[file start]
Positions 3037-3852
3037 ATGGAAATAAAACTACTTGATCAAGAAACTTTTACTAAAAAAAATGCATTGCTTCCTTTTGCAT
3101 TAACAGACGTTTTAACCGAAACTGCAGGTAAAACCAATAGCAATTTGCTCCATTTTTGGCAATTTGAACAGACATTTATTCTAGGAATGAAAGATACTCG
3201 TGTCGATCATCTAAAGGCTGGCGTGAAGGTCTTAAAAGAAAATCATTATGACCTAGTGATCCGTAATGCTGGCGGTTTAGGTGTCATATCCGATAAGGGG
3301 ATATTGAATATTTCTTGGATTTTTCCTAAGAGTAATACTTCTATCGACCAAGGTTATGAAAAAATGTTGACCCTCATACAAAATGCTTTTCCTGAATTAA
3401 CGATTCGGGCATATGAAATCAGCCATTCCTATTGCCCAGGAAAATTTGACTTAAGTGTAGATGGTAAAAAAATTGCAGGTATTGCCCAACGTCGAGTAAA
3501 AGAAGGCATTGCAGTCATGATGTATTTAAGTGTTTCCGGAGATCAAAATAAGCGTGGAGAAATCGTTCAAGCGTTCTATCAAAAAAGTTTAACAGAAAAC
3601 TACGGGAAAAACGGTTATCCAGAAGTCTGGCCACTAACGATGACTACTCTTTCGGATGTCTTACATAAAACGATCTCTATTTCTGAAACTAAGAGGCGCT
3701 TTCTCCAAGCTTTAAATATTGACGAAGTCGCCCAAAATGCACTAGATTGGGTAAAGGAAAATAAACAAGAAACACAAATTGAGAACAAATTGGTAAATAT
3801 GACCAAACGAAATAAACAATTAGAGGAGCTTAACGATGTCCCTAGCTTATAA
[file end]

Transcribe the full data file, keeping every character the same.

Positions 3037-3852
3037 ATGGAAATAAAACTACTTGATCAAGAAACTTTTACTAAAAAAAATGCATTGCTTCCTTTTGCAT
3101 TAACAGACGTTTTAACCGAAACTGCAGGTAAAACCAATAGCAATTTGCTCCATTTTTGGCAATTTGAACAGACATTTATTCTAGGAATGAAAGATACTCG
3201 TGTCGATCATCTAAAGGCTGGCGTGAAGGTCTTAAAAGAAAATCATTATGACCTAGTGATCCGTAATGCTGGCGGTTTAGGTGTCATATCCGATAAGGGG
3301 ATATTGAATATTTCTTGGATTTTTCCTAAGAGTAATACTTCTATCGACCAAGGTTATGAAAAAATGTTGACCCTCATACAAAATGCTTTTCCTGAATTAA
3401 CGATTCGGGCATATGAAATCAGCCATTCCTATTGCCCAGGAAAATTTGACTTAAGTGTAGATGGTAAAAAAATTGCAGGTATTGCCCAACGTCGAGTAAA
3501 AGAAGGCATTGCAGTCATGATGTATTTAAGTGTTTCCGGAGATCAAAATAAGCGTGGAGAAATCGTTCAAGCGTTCTATCAAAAAAGTTTAACAGAAAAC
3601 TACGGGAAAAACGGTTATCCAGAAGTCTGGCCACTAACGATGACTACTCTTTCGGATGTCTTACATAAAACGATCTCTATTTCTGAAACTAAGAGGCGCT
3701 TTCTCCAAGCTTTAAATATTGACGAAGTCGCCCAAAATGCACTAGATTGGGTAAAGGAAAATAAACAAGAAACACAAATTGAGAACAAATTGGTAAATAT
3801 GACCAAACGAAATAAACAATTAGAGGAGCTTAACGATGTCCCTAGCTTATAA